The Privileged Life: The Smarts and Joys of Making Music

“You shall have a song as in the night when a holy festival is kept, and gladness of heart as when one goes with a flute, to come into the mountain of the Lord, to the Mighty One of Israel.” (Isaiah 30:29)

Did you know that playing music could possibly make you smarter?

I’m not talking about plugging in earphones and listening to a playlist. I mean performing music—on an instrument or with your voice. 

Dr. Oliver Sacks, a neurologist who became famous for his “awakenings” of comatose patients (see the movie with Robin Williams for that story), wrote a fascinating book called Musicophilia: Tales of Music and the Brain

Sacks believed that learning to play a musical instrument stimulates brain pathways and development, particularly in young children. He also conjectured that music is as integral to our brains as language. Music is certainly mathematical and structured, qualities that help our brains process and retain information.

I don’t know about you, but if making music improves brain function, I’ll grasp at any opportunity to hold onto my rapidly declining intellectual skills!

Creating music is already a fun and rewarding endeavor. When our Lord made us in His own image, He endowed us with an extraordinary capacity for making music, something that gives us (and Him) great pleasure when it is lovely. The cerebral benefit is just icing on the cake.

The Bible overflows with musical references, especially in the Psalms. King David called skilled musicians into service for the house of the Lord, playing harps, stringed instruments, and horns (1 Chronicles 25). Among other instruments mentioned in Scriptures are cymbals, trumpets, drums, flutes, bells, lyres, and tambourines or timbrels (see Miriam’s song in Exodus 15). 

God commands us to praise Him in song—an integral part of worship in almost every Christian church around the world. “Shout for joy to the Lord, all the earth, burst into jubilant song with music; make music to the Lord with the harp, with the harp and the sound of singing, with trumpets and the blast of the ram’s horn….” (Psalm 98:4-6a)

For my part, I play flute during Sunday services at our church…it’s joyful and terrifying at the same time as I feebly attempt to stay away from sour notes! I’m not an accomplished musician (my flute training ended in high school), but I’m surrounded by incredible professionals on our church music team. They challenge me to practice, advance my skills, and savor the privilege of accompanying them in their stellar musicianship. At Easter, I felt as if I were in “surround sound” while the choir and orchestra performed Handel’s “Hallelujah” Chorus from The Messiah!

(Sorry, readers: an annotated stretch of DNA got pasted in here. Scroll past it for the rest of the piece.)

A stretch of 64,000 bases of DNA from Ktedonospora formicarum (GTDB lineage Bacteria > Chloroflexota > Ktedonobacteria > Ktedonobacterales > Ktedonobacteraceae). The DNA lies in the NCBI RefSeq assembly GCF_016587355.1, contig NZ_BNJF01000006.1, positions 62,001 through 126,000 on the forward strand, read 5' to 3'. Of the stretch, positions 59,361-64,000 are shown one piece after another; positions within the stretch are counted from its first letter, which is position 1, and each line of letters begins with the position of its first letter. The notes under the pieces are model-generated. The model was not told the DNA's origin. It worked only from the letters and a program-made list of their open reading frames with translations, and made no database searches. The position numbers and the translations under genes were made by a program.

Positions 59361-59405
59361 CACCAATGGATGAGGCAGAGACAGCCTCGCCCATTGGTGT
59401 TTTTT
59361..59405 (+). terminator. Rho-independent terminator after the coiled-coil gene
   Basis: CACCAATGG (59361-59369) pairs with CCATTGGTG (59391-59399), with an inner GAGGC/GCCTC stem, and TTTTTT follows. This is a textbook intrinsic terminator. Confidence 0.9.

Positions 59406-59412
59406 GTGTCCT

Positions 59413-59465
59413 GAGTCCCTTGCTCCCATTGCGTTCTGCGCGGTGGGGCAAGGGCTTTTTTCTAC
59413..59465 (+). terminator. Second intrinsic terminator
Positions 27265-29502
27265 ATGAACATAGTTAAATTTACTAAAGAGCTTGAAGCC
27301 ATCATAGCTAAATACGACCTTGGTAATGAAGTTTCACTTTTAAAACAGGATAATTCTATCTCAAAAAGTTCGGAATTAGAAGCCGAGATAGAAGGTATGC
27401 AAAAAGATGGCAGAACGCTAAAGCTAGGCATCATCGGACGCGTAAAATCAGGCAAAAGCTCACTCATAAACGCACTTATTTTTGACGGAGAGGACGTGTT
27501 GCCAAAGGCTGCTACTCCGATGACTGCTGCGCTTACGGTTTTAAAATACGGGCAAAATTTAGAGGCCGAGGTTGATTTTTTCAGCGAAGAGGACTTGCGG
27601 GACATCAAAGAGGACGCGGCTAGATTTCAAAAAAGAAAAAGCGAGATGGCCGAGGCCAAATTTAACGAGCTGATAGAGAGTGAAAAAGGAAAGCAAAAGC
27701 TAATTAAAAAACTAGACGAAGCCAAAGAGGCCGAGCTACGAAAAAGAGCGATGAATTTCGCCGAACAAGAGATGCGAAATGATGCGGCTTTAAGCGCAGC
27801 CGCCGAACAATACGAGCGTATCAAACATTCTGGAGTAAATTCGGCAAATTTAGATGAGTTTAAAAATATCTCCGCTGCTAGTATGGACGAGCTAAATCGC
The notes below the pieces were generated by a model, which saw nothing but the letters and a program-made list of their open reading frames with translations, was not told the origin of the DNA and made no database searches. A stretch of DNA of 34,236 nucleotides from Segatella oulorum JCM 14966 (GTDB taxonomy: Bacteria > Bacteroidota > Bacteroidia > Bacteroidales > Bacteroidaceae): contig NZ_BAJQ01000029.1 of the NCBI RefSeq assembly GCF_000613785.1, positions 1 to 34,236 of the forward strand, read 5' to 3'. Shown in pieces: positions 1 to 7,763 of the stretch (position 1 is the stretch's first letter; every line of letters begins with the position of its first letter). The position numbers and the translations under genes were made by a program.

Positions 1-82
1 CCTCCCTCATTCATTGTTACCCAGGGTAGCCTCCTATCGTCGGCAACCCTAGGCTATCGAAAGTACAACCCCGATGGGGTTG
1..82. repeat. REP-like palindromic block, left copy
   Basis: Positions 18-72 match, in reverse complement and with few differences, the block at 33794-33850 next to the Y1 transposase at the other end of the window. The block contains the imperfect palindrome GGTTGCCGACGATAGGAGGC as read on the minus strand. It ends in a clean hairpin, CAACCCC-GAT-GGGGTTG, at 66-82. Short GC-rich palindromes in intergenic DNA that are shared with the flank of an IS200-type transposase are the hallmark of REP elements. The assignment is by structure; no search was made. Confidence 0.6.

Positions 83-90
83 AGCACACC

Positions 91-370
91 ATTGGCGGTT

Perhaps you’re like me, someone who played a musical instrument in the past, but you put it aside for a while. My challenge to you is to pick it back up. Try your hand at creating music again…with an aim to use it for God’s glory. Grab a hymnal or some digital sheet music online and have an impromptu jam session for others or for God alone. Join your church’s music crew, if possible.

Let me assure you that it’s not too late. My husband had always wanted to play the banjo—which is a tough instrument to learn from scratch. I gave him a used one for Christmas several years ago, and he took lessons to get started. He’s not ready for prime time, but he has sure enjoyed playing gospel hymns, “pickin’ and grinnin’” as they say here in east Tennessee bluegrass country. 

So, dust off that old instrument case, and let God’s music bring your skills to life again. Even if you don’t become any “smarter,” you will certainly find a soul-stirring joy in lifting up an offering to Christ. Come join the melody of celebration for our great King!

And let me know what musical instruments you can still play!!

Amazing God, Master of all music, how we praise You in song and on instruments to bring You glory. Fill our hearts with Your praise, using the talents and gifts You have provided. Enable and inspire us to make melodies that will lift others up as well. In Your power and with all praise to You, Jesus, Amen.

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© Copyright 2022 Nancy C. Williams, Lightbourne Creative (text and photography)

Scripture taken from the New King James Version®. Copyright © 1982 by Thomas Nelson. Used by permission. All rights reserved.

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